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Discussion Starter · #1 ·
Now that I have your attention, the fact of life I want to talk about is the general safety guidelines we should all follow when doing maintenance work on, and while operating our outdoor power equipment.

Now that spring has sprung pretty much everywhere, and many of us are getting the lawn care equipment out from their long winter's nap, we should all take time to think, and review what needs to be done to get our machines ready for the upcoming months, and to keep them running like they should for a good long time. And, to take even just a moment to think about the safe operation of those machines while we, our family members or friends might be using them.

I invite everyone who has a tip to jump right in and share it with the whole MLF family. None of us are immune from making mistakes, forgetting something, getting a little lax maybe and overlooking things, or taking things for granted.

Let me start off with this one:

READ THE OWNER'S MANUAL!
Every machine came with one at one time. It's probably right where you left it last, back in the junk drawer, bottom of the tool box, up on the shelf in the closet. Hopefully you know right where it is and can get it out to read any time you think of it.

Maybe you lost it, or that used piece of equipment you picked up from the yard sale down the street didn't have one with it. Most manufactures offer free down loads of them online. If you don't have one, do your best to try to find one.

And read ALL of it. Even the seemingly mundane safety warnings at the front. Read the maintenance schedule and recommended products to use when doing the maintenance and follow the manufactures recommended procedures.

So, um, yeah, like I was saying, about the facts of life kids. Who else has something to add?
 

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always check the oil before running an engine. an engine running on low oil can be extremely dangerous to you and bystanders especially if it hits a bystander. make sure you pull the sparkplug wire before doing any work on an engine and know that kickback from an engine with the spark plug lead removed can be just as dangerous as a running engine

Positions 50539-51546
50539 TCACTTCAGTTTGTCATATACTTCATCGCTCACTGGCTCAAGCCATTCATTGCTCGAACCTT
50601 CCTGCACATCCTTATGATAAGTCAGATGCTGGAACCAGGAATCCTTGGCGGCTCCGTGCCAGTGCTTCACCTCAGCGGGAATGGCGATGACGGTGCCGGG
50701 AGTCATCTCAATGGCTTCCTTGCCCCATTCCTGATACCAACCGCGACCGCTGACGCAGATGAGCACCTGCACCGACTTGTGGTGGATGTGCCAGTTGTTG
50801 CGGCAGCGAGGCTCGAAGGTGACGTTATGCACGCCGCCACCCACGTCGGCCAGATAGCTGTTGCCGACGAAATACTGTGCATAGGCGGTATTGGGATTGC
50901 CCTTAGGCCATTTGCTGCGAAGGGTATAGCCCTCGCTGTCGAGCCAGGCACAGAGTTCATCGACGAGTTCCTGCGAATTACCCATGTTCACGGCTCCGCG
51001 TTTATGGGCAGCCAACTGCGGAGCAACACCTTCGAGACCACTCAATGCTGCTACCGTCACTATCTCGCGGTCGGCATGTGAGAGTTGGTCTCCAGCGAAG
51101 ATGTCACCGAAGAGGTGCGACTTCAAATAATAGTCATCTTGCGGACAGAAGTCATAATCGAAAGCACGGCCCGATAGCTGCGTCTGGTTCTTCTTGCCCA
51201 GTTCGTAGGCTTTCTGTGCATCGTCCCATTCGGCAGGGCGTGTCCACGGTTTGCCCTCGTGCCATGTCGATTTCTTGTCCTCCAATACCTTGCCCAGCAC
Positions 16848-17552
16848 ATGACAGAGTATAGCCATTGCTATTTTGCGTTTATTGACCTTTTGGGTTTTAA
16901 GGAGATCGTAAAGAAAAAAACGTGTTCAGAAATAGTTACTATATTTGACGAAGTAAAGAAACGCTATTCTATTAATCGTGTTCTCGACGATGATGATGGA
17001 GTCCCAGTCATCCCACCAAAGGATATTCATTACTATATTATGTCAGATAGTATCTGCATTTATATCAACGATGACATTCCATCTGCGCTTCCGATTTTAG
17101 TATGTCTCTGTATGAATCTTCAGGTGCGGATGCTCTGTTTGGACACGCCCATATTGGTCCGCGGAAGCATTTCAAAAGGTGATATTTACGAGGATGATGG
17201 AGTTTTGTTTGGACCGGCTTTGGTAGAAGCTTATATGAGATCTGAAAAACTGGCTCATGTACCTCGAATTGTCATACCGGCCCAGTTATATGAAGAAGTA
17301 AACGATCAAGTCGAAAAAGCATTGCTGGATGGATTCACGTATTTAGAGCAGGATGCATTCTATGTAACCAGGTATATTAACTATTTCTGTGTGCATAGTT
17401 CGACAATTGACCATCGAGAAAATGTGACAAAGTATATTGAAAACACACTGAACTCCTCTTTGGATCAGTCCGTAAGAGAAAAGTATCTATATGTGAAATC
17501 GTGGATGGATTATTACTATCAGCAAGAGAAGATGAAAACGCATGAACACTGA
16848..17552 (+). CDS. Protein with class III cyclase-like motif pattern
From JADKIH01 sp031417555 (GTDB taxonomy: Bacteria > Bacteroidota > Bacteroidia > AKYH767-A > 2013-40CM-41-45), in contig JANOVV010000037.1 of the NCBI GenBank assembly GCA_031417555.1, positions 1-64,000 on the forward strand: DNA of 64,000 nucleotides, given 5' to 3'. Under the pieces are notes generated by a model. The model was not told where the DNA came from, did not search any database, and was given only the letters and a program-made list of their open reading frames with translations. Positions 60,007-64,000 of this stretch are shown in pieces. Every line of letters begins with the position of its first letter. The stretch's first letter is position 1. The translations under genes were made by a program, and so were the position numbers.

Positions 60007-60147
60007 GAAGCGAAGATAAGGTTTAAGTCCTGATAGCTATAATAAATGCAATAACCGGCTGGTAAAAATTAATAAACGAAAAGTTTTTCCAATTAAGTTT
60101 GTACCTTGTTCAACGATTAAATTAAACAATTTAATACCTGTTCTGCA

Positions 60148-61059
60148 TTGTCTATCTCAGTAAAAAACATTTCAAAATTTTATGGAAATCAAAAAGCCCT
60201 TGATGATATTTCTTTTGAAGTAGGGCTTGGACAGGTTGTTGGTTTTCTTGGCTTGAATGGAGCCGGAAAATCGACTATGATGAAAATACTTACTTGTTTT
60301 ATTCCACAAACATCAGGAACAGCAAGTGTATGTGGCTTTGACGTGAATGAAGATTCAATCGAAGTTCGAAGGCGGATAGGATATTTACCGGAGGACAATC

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Please verify the safety switches still operate after sitting! If God forbid you fall off or emergency, the blades and or engine stop!
 

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Remember to take care of yourself as well, i.e.
Dust mask if necessary
Hat and sunglasses/ safety glasses
Hearing protection
Closed toe shoes or even steel toe boots
Gloves
Bug spray
Dress appropriately for the job with nothing loose or hanging off of you.
Keep yourself hydrated
And common sense at all times :2th:
 

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Remove the spark plug connection(s) when you're performing maintenance; especially while removing/attaching blade(s).

Also, it is not a bad idea to wear gloves or use a rag when handling the blades (especially if you're holding them still while loosening or tightening the retaining bolts) to protect your hands against the sharp edges.
 

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Cleaning and lubrication

If you didn't clean the mower deck underside of grass clippings and change the blade(s) with sharp ones before putting away last fall now is the time to do so. A putty knife works well to scrape off the grass, dirt, and crud build up on the mower deck. If you can lift up the mower desk to readily see and access the surface then power wash it clean and apply some lubricant such as Fluid Film to make it more resistant to grass clippings sticking the surface. The build up of wet grass, dirt, small rocks and the like become a biological soufflé if left unattended, but the real reason is the mower works better if the area is clean so it can bag or discharge.

Also, lubricate the machine (grease fittings and rub points). I also apply Fluid Film to nuts, bolts, and other exposed fasteners and adjusters to keep them freed up and prevent corrosion.

Conduct a fastener torque check. A handful of wrenches is all you need. One and two cylinder mower engines vibrate like crazy and fasteners can back off.

And as mentioned in the first posts in this thread read the maintenance schedule in your owner's manual and perform the maintenance that is due.
 

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I Got a great idea for this 1. forget the mowers and get some cows to do the work for us. that way all the tree hugging hippies out there will not say we are depleating the ozone and endzone layers. that way we get to sit and watch them do all of the work. and we never break a sweat.:sidelaugh
 

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Discussion Starter · #9 ·
Besides checking that all safety devices, switches, and such are in working condition, don't bypass them.
 
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